Landis is not optimistic, however, that the meeting will lead to a genuine transition and political resolution:
I find the notion that the Assad family will look for a soft landing hard to believe, largely because there is no soft landing for this regime. From the opening days of this uprising I have predicted that Assad and his loyalists would try to fight their way out. The arguments against Assad negotiating an end to his regime are many. Here are a few. Close to a million Syrians will lose a great deal when this regime goes down — their jobs, their privileges, and some, if not many, will lose their lives. Syria’s allies also stand to lose a lot. Iran, Hizbullah, and Hamas and are deeply invested in the Assad regime. It is widely reported that Iran has begun to send substantial amounts of money to prop up the regime and soften the blow of Western sanctions. Had Bashar and his family been willing to cut their losses, they would have done so months ago, before the level of anger and the possibility of wide spread revenge among top regime figures had risen to the present levels. If they negotiate today, most top figures will be unable to avoid the hangman’s noose.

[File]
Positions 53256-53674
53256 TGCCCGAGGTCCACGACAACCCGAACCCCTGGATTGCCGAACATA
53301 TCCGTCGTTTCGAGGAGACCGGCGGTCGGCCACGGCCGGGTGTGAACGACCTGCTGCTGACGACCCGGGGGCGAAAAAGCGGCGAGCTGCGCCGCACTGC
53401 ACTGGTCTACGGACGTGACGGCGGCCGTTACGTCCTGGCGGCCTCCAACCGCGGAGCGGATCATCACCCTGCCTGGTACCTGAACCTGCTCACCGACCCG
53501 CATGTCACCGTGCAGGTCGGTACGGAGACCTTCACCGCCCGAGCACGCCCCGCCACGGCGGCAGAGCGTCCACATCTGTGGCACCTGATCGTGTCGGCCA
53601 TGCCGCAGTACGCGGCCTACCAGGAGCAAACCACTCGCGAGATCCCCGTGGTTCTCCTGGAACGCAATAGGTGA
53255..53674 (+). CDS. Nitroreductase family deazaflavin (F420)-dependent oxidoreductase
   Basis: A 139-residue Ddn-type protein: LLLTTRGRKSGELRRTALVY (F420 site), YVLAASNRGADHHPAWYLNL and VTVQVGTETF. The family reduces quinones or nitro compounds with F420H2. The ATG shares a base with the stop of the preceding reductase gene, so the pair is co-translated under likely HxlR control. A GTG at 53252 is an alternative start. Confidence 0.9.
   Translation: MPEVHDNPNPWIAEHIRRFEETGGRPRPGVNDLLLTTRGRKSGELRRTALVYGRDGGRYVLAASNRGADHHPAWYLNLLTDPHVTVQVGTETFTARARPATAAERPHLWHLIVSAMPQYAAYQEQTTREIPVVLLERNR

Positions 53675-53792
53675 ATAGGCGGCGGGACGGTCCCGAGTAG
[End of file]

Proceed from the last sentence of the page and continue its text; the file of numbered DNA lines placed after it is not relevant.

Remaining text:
And, while we do not have confirmation, I suspect there may also be emergency meetings amongst the Libyan regime of Muammar Qaddafi. Insurgents now control Zawiyah, 50 kilometres (30 miles) west of the capital Tripoli. Fighting is fierce in and around Zlitan, the major town between Tripoli and opposition-held Misurata to the east, with the opposition claiming that its forces have reached the town centre. An Al Jazeera correspondent confirmed the claim of insurgent advance into Zlitan, 60 kilometres (37 miles) east of the capital:
The rebel fighters took heavy losses, they came under fire from artillery and rockets but they moved forward. After fighters from Misurata moved in, opposition fighters within Zlitan rose and took on, in small groupings, the Qaddafi forces. The Qaddafi troops pulled out leaving ammunition and a lot of equipment behind.